City officials rolled out the latest addition to Asheville’s transit system — five all-electric buses from Greenville, S.C.-based Proterra — with great fanfare in front of the Asheville Redefines Transit station on Feb. 15. The buses themselves, however, glided along with scarcely any noise at all on their inaugural loops around downtown.
“You can actually have a conversation on the way,” remarked Council member Julie Mayfield as she took her first trip on one of the new vehicles. But beyond improving rider experience, she noted, the new wheels play a key role in the city’s carbon reduction goals.
Even accounting for the fossil fuels needed to generate the electricity they will use, Mayfield said, each vehicle will produce 54 fewer tons of annual carbon emissions than one of Asheville’s current buses. Once all five buses hit the streets, the total emissions savings of 270 tons will make up a third of the city’s annual carbon reduction target.
The financial cost of achieving those carbon savings, Mayfield noted, was largely defrayed by grants from the Federal Transit Administration and French Broad River Metropolitan Planning Organization. Asheville is responsible for funding roughly 20 percent of the fleet acquisition; a purchase order for one bus and its associated charging station came to approximately $617,000, making Asheville’s share of the bill about $123,000.
In a press release issued before the event, city spokesperson Polly McDaniel explained that three electric buses have been delivered, with two more scheduled to arrive in March. Bus drivers and maintenance staff will be trained on operating the new vehicles, and they will enter passenger service sometime in the spring. Three more buses are expected to arrive before the end of 2019.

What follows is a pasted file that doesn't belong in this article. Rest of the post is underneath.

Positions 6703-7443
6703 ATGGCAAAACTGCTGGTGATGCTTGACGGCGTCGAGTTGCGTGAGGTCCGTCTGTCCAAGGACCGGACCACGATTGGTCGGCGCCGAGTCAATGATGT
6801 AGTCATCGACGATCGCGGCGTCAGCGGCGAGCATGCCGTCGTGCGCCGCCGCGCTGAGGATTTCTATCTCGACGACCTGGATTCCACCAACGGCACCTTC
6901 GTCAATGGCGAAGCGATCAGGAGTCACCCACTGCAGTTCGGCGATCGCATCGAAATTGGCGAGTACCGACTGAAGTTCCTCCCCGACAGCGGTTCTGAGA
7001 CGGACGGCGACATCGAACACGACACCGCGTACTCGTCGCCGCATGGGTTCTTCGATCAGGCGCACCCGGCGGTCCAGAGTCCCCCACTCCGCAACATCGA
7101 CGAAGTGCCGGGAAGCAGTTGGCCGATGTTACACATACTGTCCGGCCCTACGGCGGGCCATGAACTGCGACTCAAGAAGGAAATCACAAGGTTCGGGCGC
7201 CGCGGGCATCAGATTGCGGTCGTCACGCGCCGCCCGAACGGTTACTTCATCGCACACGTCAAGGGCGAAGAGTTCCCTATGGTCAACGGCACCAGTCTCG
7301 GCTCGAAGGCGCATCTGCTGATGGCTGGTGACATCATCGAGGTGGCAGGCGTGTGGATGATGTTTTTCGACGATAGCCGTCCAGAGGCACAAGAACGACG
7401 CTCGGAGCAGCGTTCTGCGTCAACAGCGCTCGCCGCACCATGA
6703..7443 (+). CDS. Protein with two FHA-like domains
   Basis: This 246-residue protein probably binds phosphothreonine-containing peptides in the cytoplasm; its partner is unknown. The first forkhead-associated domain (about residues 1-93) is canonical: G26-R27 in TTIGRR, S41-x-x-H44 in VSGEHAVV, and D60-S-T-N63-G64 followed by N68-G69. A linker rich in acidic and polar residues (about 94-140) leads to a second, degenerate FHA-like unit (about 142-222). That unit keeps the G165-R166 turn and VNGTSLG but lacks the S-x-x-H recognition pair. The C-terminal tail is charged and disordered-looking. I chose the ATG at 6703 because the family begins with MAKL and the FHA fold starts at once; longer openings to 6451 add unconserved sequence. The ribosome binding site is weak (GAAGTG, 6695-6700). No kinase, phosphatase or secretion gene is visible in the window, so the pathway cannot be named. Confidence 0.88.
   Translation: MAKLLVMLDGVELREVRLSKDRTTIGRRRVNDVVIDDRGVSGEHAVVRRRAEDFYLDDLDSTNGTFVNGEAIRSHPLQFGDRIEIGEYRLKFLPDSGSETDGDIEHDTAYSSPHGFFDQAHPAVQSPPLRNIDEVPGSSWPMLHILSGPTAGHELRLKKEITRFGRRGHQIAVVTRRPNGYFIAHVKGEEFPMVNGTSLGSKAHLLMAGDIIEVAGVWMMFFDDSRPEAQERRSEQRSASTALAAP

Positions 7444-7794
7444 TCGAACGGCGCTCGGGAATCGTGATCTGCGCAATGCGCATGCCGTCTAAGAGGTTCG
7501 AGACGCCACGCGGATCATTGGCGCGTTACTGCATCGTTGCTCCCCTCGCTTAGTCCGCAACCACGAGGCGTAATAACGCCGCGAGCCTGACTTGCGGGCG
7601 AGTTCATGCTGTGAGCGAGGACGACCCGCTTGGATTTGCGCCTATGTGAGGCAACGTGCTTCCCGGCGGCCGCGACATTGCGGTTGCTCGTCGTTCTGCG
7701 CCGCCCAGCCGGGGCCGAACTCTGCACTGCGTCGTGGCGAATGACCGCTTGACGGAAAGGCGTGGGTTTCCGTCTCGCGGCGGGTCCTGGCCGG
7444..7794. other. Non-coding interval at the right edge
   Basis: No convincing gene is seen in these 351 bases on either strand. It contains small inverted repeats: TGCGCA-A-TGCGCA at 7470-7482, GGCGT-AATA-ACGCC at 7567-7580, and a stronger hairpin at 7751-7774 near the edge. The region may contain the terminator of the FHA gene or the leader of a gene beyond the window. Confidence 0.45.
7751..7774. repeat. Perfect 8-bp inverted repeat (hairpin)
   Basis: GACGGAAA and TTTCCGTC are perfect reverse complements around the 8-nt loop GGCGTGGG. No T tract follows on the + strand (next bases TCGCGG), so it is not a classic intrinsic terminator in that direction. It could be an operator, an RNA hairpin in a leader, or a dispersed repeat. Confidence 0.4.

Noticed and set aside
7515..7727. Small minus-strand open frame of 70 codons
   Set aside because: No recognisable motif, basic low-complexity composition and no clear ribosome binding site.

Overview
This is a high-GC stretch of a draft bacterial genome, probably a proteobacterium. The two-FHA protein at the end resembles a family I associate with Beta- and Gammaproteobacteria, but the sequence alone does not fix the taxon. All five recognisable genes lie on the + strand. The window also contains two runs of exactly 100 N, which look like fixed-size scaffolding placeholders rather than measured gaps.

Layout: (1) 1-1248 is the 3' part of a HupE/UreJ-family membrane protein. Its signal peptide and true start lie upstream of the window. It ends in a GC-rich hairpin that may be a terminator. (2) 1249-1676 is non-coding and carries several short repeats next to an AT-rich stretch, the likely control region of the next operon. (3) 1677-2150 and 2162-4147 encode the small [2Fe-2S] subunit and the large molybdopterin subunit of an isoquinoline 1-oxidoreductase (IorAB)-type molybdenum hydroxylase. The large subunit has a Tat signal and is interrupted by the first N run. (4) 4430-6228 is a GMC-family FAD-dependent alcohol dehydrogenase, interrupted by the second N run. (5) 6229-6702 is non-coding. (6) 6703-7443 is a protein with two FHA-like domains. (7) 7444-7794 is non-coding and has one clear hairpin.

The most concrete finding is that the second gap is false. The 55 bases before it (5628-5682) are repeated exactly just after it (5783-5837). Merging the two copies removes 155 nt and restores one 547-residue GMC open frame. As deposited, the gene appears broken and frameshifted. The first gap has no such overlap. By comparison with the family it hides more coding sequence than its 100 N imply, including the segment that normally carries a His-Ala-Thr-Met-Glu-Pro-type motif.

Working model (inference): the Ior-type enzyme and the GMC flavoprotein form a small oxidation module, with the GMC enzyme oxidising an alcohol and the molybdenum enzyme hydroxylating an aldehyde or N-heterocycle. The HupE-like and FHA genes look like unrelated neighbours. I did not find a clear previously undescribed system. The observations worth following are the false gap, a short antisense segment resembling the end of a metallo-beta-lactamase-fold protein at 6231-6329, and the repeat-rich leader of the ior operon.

Transit advocates at the debut, including the Rev. Amy Cantrell of Better Buses Together, applauded the new buses but emphasized that they are just one component of much-needed upgrades to Asheville’s transit system. Council members approved a far-reaching Transit Master Plan last year, which calls for a 44 percent increase in service hours starting on July 1, but have yet to allocate money for its implementation.
“They’re saying we still can’t do it July 1, even though that was the timeline they set. We as riders are constantly being asked to wait. We’ve seen this multiple, multiple times,” Cantrell said. “Transit can’t wait.”
Speaking with Xpress from her seat on the new bus, Mayfield affirmed that implementing the plan by its initially scheduled date was unlikely. Staffing challenges within both the city and transit management company RATP Dev, she said, meant she wouldn’t make “any bets for July 1.”
However, Mayfield said she would make a bet of “100 percent” that the first round of Transit Master Plan changes would come into effect by January 2020. The city’s additional property tax revenue from newly for-profit Mission Hospital — estimated as roughly $7 million annually — “means that the money is not an object any more,” she explained.
“I don’t know that the city has another, higher priority,” Mayfield continued. “Expanding this system is making Asheville more affordable for everyone who lives here, and affordability, in my mind, is the biggest challenge. We put a lot of money toward affordable housing; we have not done the equivalent for transit, and the Mission money offers us the opportunity to do that.”